Q & A: What Atlanta Asked Green Streets


What can we do in Atlanta to start and support more social enterprise businesses like Green Streets? Read what Atlanta’s experts have to say


What are the appropriate rites of passage for black and brown brothers and sisters when leaving childhood and entering manhood/womanhood?

James: For me, I felt like I was forced to become a man at a very young age. I was on my own by the age of 14, so I had to learn how to deal with bills, rent, food, transportation—grown man things. The experiences I had to go through brought me into adulthood before I was ready, before I understood that being a man also meant being a leader in my community.

Tyrone: Many of our youth are forced to advance into adult situations prematurely, due to the everyday trauma we face. It affects decision-making and analytical thinking, and takes a toll emotionally, educationally, physically and, most importantly, spiritually. The correct rite of passage, I believe, is simply proper development over time.

How does Green Streets address the social and individual barriers of staff, mentees, etc.? Are you linked to any community organizations that collaborate with Green Streets?

Tyrone: The barriers our workers face come from trauma, poverty and incarceration. Therefore Green Streets has taken the next step to get involved in social service work through WRAP (Wellness Recovery Action Plan) groups and partnerships with Westside Community Services and the Department of Public Health.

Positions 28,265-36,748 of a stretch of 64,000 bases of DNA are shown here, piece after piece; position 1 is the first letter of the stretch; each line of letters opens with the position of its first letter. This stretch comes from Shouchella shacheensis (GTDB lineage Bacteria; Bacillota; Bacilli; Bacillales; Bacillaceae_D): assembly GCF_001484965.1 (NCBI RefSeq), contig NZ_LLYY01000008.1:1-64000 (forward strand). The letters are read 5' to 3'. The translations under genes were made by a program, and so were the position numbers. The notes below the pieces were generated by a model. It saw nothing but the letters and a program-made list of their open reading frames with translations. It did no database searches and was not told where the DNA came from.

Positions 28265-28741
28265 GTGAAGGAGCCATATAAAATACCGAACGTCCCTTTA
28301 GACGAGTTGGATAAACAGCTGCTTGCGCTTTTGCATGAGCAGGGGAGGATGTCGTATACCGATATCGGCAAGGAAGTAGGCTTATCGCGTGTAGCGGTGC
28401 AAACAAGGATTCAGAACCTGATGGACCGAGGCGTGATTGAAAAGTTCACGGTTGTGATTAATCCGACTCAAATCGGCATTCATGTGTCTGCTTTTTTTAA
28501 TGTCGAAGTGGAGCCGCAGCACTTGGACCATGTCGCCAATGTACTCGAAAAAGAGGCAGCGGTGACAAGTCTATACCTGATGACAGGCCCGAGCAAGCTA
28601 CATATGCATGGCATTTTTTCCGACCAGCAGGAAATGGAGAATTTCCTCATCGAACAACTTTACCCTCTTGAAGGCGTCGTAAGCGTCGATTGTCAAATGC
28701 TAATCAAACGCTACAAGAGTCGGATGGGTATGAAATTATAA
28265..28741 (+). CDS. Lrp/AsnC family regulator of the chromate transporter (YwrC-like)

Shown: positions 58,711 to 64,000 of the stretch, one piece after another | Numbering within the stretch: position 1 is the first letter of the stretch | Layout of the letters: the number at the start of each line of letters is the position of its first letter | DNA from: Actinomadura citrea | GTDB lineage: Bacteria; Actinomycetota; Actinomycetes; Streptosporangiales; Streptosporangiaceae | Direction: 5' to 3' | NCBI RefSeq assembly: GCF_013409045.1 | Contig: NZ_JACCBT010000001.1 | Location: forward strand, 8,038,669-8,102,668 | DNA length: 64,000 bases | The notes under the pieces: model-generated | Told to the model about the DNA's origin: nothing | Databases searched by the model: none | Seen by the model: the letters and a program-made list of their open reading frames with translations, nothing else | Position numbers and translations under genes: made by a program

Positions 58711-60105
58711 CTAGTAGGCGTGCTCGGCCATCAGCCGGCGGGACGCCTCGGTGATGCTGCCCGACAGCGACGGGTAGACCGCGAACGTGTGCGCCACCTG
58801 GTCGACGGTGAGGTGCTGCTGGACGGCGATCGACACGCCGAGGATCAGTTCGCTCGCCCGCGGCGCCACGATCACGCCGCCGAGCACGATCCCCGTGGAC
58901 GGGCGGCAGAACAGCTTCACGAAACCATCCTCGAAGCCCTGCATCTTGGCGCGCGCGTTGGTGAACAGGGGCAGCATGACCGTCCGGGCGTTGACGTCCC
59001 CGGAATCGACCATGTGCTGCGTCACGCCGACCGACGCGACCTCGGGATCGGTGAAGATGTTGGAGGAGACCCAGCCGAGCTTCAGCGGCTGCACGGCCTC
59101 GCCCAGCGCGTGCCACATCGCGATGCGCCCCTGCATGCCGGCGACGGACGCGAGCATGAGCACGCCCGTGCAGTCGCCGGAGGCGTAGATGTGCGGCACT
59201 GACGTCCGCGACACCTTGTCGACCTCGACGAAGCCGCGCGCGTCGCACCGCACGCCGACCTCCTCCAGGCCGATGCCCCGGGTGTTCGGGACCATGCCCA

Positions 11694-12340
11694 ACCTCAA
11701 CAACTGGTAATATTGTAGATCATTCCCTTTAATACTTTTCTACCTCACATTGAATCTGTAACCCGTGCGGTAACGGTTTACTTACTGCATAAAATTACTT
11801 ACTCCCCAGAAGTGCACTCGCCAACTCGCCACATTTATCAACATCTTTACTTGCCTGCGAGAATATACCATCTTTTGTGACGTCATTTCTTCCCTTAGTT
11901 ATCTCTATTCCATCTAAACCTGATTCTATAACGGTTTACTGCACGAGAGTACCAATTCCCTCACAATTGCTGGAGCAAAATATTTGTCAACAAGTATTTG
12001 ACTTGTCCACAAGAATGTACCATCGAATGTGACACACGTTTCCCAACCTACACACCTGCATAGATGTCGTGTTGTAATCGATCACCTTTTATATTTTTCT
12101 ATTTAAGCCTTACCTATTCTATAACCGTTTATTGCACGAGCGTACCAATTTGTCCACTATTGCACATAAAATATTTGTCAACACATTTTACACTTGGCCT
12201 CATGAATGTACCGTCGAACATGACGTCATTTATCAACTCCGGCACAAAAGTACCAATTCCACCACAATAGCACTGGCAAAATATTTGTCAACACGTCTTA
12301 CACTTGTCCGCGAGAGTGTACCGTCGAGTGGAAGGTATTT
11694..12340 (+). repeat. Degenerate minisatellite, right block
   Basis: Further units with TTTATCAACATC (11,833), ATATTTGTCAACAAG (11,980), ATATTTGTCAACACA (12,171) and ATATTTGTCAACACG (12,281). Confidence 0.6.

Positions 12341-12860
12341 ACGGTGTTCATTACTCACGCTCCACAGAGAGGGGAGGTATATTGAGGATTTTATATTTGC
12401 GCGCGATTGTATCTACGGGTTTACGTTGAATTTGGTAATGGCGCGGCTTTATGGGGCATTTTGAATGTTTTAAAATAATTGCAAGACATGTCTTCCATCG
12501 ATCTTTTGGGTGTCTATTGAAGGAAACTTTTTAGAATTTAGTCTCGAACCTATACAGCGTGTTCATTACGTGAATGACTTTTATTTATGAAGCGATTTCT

Is it hard for the people in your neighborhood to understand recycling and composting?

Tyrone: Yes of course, but most really take to it well—especially when the information is coming from someone that speaks their language. The desire for change is certainly there in any underserviced neighborhood.

Joseph: I’ve spoken with most of the residents at Plaza East Apartments (where I’m site supervisor), and I believe about 40% of the residents are still on the fence with what Green Streets is trying to accomplish. The majority can see how we’ve cleaned up and the difference we’ve made, but it will take continuous education and outreach to get everyone to understand composting and recycling.

Some people believe that gang members are entrepreneurs. How can we redirect those talents in the face of lack of opportunity, fear and that cycle of revenge?

Tyrone: Gang members, and any people who are underserviced, find ways to survive in the street economy only because they haven’t been given enough support or opportunity to achieve legal success. It takes a whole village, and lots of help from the outside, to break that cycle.


What was the spark/catalyst that made you believe you could change and make a difference?